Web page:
GAY RIGHTS IN TRINIDAD AND TOBAGO
Gay and lesbian teens are two to three times as more likely to commit teen suicide than other youths and about thirty percent of all completed suicides have been related to sexual identity crisis (Bullying statistics.org). Hilary Clinton states that, "Gay rights are human rights (United Nations Human Rights). Human rights are rights inherent to all human beings, whatever our nationality, sex, ethnicity, color, religion, language or any other status: we are all equally entitled to our human rights without discrimination. These rights are all interrelated, interdependent and indivisible. The discussion of equal rights for lesbian, gay, bisexual and trans-gendered (LGBT) is still a very taboo topic for Trinidad and Tobago (Lewis, 2004). One of the issues surrounding the taboo nature of LGBT lies within the countries predominantly religious affiliations. Why are gays discriminated and how does religion play to bolster this belief? Although our society has long regarded homosexuals as a sin against god’s intentions, homosexual deserves equality and should have rights to marriage, raise children and educate the people on gays. Persons of the LGBT community are chastised because of their sexual preference because it is something that is not accepted by the state. As heterosexuality remains the norm within Trinidad and Tobago (T&T) the legislation that stifles persons of their freedom to publicly love remains unchanged. The Republic of Trinidad and Tobago has some of the most regressive human rights legislation in the world, especially when it comes to LGBT rights (Lewis, 2004). The country’s immigration act bans the entry of homosexuals and both male and female same-gender intimacy is illegal. If caught promoting same-sex sexual activities an individual can serve up to twenty five years prison sentence (Ministry of legal Affairs, Trinidad and Tobago). From a brief historical perspective T&T as a former colonized country was forced into Catholicism by the Spanish and with the transnational slave trade and indentureship other religions belief such as; Hinduism, Anglican, Islamic, Oreisha and others saw the country with a rainbow of religious beliefs. All of which condemned the union of same sex marriage (Kaur, 2001). What this highlights is that religious teachings are a fundamental point in early childhood socialization and children were taught within their respective religion about the “ungodly” nature of same sex copulation. These beliefs are supported by many within the society and those who are elected to government hold the key to policies and laws that stigmatized LGBT, thus bolstering the prevalence of stigmatization and a lack of gay rights. As Hilary Clinton aptly expounded above, we all deserve equal rights and as such no country should discriminate against their fellow man for their sexual preference. Firstly, although our society has long regarded homosexuals as a sin against god’s intentions, homosexuals deserve equality and should have rights to marriage. Many condemn the LGBT community for wanting what others freely enjoy, the sanctity of marriage. Marriage is not only religiously affiliated but it is the anchor to which many judicial system laws appoint spouse financial benefits in case of divorce or death. Marriage is seen as a means of security, that once in its warm embrace you are atomically granted legal rights. The LGBT without this embrace of security has no benefits within a society that built a fortified wall against what many argue is the “sacred act, between man and woman” (Dhalia, 2013). Therefore, why condemn our fellow man to what we freely enjoy a sense of security for many. Why is it that a gay couple having spent ten or plus years together and god forbid one partner dies, with no provision of will, is entitled to nothing? Where lies the ethics in that, where is our morality? Gays are human beings, they are anatomically the same as us and they bleed red. Gays...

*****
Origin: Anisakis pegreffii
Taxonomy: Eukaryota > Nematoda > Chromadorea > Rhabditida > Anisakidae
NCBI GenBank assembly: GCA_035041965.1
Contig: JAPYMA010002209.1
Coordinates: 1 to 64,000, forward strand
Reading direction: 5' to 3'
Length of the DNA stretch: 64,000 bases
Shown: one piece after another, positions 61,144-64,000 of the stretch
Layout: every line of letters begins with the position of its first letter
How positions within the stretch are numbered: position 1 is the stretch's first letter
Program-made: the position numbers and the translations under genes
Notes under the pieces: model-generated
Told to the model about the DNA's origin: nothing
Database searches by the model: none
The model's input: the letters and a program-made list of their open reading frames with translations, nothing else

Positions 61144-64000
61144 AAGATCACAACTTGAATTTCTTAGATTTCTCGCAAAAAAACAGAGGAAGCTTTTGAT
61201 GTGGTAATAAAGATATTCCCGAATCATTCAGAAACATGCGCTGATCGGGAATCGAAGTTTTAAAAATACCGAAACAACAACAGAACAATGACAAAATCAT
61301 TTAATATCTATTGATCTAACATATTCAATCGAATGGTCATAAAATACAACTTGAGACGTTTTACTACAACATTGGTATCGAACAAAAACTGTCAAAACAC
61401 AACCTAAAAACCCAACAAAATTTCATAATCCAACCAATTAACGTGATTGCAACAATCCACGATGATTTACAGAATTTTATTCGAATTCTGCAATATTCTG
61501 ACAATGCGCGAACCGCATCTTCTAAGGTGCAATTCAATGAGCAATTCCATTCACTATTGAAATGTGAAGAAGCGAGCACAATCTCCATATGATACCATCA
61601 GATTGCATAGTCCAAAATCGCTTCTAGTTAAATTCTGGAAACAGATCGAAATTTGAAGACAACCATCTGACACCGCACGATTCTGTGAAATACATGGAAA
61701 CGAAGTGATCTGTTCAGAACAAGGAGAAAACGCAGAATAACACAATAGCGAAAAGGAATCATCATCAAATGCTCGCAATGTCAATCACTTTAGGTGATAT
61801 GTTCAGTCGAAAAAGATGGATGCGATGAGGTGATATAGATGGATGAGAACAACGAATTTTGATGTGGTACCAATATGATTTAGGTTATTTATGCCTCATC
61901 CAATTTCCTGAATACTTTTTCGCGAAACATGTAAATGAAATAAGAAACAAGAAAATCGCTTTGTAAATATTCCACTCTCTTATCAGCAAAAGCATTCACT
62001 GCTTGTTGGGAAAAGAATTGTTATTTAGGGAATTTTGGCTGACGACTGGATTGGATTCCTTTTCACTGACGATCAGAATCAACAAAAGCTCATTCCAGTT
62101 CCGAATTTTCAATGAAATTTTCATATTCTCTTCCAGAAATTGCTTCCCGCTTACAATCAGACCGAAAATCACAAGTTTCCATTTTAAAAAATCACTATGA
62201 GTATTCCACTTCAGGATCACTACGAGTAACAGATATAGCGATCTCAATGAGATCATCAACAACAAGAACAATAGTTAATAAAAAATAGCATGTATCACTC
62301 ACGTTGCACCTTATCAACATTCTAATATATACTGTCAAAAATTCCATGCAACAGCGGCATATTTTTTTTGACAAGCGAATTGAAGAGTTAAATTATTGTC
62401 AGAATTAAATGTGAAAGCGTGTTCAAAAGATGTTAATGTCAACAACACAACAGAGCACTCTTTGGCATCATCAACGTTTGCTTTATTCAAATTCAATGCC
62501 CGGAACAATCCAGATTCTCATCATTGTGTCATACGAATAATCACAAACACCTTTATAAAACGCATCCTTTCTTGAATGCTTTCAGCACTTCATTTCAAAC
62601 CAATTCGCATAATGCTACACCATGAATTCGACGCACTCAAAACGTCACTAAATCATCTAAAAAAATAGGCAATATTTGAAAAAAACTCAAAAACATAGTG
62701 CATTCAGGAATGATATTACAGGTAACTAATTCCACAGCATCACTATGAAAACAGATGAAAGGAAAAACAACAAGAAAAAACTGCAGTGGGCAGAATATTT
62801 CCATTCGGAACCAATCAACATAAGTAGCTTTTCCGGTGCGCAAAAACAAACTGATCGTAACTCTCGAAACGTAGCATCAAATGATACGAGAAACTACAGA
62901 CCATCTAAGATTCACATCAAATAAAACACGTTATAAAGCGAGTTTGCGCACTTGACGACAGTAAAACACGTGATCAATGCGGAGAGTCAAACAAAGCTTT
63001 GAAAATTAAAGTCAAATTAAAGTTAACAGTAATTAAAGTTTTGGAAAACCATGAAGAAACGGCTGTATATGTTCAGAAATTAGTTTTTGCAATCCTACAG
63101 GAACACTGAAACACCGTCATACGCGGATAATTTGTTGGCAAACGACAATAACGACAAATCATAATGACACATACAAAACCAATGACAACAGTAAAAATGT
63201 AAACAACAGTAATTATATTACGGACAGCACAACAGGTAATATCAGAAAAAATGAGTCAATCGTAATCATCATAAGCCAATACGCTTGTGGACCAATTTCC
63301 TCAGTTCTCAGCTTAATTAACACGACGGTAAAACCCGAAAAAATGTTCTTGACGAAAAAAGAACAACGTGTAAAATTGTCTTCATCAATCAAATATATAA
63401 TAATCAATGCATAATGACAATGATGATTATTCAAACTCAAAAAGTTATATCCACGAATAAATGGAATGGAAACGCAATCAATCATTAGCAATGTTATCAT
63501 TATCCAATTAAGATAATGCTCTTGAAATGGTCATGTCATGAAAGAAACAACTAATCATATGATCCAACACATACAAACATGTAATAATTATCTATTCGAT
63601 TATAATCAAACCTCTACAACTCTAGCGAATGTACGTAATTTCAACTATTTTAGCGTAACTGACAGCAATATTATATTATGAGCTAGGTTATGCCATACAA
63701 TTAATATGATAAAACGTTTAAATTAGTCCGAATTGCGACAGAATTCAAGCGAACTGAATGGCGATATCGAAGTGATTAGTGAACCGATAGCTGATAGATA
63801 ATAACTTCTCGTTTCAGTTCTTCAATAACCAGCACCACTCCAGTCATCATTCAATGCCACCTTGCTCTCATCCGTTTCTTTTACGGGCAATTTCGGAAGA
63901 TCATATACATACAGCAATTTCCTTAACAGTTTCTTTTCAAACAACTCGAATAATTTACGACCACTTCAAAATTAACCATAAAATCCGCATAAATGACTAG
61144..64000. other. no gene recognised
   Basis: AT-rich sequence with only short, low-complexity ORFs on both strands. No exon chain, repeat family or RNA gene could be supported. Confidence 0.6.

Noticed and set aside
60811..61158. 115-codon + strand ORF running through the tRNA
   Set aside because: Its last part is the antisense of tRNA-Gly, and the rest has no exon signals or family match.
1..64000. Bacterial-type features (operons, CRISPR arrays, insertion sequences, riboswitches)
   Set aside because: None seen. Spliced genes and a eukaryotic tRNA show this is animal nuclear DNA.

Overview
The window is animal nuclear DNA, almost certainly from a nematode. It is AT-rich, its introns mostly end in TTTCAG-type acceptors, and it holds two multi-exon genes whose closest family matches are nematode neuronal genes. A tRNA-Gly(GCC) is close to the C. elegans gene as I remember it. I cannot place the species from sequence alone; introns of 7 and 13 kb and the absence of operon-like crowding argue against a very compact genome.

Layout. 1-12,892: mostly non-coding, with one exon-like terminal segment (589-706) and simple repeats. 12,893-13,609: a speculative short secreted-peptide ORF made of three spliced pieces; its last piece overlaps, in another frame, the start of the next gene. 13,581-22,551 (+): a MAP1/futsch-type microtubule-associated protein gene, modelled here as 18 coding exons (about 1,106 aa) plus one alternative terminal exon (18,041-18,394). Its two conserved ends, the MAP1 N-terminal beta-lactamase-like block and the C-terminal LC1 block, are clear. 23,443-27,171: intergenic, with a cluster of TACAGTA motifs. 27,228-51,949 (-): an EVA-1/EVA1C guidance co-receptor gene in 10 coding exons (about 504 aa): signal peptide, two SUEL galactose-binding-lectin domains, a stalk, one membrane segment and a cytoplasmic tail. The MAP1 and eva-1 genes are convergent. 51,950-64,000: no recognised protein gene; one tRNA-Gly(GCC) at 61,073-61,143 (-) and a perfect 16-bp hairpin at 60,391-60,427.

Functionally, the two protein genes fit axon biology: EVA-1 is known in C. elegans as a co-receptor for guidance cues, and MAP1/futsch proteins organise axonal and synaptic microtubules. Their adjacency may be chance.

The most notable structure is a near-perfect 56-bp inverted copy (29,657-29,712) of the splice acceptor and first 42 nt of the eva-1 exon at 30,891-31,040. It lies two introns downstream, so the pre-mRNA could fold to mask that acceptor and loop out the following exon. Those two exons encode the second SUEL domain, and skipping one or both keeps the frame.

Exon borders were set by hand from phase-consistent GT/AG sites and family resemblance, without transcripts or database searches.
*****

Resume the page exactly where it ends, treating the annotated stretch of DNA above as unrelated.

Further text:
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Kaur Puar, J. (2001). Global Circuits: Transnational Sexualities and Trinidad. Signs: Journal Of Women In Culture & Society, 26(4), 1041.
Lewis, L. (2004). CHAPTER 9: Caribbean Masculinity at the Fin de Siècle. In, Interrogating Caribbean Masculinities: Theoretical & Empirical Analyses (pp. 244-266). University of the West Indies Press.
Statistics.org. (2013.). Gay Bullying Statistics. - Bullying Statistics. Retrieved May 10, 2014, from http://www.bullyingstatistics.org/content/gay-bullying-statistics.html
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